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BackgroundEndometrial cancers (ECs) with somatic mutations in DNA polymerase epsilon (POLE) are characterized by unfavorable pathological features, which prompt adjuvant treatment. Paradoxically, women with POLE-mutated EC have outstanding clinical outcomes, and this raises concerns of overtreatment. The authors investigated whether favorable outcomes were independent of treatment.MethodsA PubMed search for POLE and endometrial was restricted to articles published between March 1, 2012, and March 1, 2018, that provided individual patient data (IPD), adjuvant treatment, and survival. Following the Preferred Reporting Items for Systematic Review and Meta-Analysis (PRISMA) reporting guidelines for IPD, the authors used univariate and multivariate one-stage meta-analyses with mixed effects Cox models (random effects for study cohorts) to infer the associations of treatment, traditional prognostic factors, and outcome, which was defined as the time from first diagnosis to any adverse event (progression/recurrence or death from EC).ResultsThree hundred fifty-nine women with POLE-mutated EC were identified; 294 (82%) had pathogenic mutations. Worse outcomes were demonstrated in patients with nonpathogenic POLE mutations (hazard ratio, 3.42; 95% confidence interval, 1.47-7.58; log-rank P < .01). Except for stage (P < .01), traditional prognosticators were not associated with progression/recurrence or death from disease. Adverse events were rare (11 progressions/recurrences and 3 disease-specific deaths). Salvage rates in patients who experienced recurrence were high and sustained, with 8 of 11 alive without evidence of disease (range, 5.5-14.2 years). Adjuvant treatment was not associated with outcome.ConclusionsClinical outcomes for ECs with pathogenic POLE mutations are not associated with most traditional risk parameters, and patients do not appear to benefit from adjuvant therapy. The observed low rates of recurrence/progression and the high and sustained salvage rates raise the possibility of safely de-escalating treatment for these patients.Lay summaryTen percent of all endometrial cancers have mutations in the DNA repair gene DNA polymerase epsilon (POLE). Women who have endometrial cancers with true POLE mutations experience almost no recurrences or deaths from their cancer even when their tumors appear to have very unfavorable characteristics. Additional therapy (radiation and chemotherapy) does not appear to improve outcomes for women with POLE-mutated endometrial cancer, and this supports the move to less therapy and less associated toxicity. Diligent classification of endometrial cancers by molecular features provides valuable information to inform prognosis and to direct treatment/no treatment.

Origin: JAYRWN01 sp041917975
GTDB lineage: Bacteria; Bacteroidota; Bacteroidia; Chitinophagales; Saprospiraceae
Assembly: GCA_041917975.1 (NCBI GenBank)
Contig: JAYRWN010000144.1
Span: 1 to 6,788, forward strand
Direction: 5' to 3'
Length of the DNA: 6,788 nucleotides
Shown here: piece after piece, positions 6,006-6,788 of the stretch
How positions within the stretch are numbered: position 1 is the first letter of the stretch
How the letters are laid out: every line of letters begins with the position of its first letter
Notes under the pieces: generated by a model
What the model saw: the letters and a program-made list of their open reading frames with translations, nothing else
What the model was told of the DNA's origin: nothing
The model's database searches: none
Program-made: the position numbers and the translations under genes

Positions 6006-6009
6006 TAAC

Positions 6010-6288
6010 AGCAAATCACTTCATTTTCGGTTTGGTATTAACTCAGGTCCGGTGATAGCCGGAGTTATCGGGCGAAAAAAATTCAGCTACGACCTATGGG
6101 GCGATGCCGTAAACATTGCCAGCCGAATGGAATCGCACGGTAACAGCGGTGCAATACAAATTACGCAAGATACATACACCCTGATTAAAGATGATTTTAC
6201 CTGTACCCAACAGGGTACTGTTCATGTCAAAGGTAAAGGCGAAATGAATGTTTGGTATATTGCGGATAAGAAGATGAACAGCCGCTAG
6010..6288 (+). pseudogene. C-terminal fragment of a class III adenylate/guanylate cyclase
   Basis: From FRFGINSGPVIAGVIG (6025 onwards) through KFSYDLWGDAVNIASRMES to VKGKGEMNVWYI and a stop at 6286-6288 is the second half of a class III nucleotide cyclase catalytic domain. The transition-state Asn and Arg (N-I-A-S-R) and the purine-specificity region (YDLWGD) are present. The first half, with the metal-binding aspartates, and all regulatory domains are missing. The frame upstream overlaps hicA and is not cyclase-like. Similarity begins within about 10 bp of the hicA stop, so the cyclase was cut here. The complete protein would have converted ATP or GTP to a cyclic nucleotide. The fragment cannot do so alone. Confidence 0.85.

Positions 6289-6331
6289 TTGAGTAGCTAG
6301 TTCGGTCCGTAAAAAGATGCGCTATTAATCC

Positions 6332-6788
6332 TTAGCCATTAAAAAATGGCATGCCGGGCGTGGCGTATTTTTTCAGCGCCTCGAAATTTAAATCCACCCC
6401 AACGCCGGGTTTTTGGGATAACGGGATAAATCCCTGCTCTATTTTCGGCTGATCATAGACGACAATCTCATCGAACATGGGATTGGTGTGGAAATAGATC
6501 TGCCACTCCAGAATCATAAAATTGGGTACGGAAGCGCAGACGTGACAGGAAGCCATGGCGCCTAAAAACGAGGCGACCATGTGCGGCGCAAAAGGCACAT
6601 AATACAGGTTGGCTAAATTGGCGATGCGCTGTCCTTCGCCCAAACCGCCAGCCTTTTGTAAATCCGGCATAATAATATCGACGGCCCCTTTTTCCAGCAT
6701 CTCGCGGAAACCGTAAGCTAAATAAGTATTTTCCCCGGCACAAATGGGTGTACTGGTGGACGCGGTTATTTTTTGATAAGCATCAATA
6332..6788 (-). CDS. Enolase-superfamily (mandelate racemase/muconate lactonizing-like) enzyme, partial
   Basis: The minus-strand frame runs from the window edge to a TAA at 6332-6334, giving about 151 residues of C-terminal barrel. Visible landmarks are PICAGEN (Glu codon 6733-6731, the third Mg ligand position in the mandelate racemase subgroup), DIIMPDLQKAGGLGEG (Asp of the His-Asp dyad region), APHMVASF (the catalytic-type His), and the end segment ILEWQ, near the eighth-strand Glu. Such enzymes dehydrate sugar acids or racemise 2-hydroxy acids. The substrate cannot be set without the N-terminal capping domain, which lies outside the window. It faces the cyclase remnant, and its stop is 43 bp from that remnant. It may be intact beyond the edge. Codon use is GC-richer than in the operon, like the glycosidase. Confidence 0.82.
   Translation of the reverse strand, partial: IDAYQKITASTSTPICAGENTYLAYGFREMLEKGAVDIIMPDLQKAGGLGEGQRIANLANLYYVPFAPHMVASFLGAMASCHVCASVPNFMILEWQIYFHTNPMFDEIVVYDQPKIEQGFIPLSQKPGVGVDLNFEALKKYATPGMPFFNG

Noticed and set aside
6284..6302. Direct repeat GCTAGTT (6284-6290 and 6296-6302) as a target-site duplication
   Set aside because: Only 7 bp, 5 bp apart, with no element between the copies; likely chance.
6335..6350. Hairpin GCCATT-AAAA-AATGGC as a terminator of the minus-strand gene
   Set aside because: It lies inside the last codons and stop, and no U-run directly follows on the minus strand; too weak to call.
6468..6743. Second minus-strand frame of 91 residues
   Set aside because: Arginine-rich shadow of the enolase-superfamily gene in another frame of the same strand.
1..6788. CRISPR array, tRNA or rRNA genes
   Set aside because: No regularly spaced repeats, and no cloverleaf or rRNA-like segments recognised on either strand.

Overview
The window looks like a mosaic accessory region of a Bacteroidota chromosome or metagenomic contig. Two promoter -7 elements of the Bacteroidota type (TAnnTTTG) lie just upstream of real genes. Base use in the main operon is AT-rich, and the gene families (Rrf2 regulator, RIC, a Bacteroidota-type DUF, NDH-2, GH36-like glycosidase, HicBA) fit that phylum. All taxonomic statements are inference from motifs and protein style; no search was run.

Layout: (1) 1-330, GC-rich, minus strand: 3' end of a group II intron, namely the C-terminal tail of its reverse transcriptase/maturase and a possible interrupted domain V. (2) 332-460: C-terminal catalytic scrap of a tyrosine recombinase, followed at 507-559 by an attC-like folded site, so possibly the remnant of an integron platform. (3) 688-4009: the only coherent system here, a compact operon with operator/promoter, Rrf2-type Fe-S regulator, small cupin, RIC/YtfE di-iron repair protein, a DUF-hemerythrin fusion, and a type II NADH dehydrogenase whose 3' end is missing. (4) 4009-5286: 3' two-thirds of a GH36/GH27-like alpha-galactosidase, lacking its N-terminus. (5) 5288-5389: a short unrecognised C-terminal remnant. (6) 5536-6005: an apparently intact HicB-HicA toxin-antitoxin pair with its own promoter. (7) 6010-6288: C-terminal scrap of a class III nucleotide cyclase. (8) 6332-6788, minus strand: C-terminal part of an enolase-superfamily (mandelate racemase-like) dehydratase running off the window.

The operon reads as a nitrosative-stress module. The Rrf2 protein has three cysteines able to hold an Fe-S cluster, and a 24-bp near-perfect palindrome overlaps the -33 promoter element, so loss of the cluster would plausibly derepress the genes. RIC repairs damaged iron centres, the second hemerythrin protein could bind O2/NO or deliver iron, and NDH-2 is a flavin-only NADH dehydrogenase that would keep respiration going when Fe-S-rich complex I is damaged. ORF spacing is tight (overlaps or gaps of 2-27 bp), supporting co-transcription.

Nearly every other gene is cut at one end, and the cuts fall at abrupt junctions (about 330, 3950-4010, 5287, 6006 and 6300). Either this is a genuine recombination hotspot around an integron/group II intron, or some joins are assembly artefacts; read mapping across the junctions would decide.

Original publication




Journal article



Publication Date





2409 - 2422


Division of Gynecologic Oncology, Department of Obstetrics and Gynecology, University of British Columbia, Vancouver, British Columbia, Canada.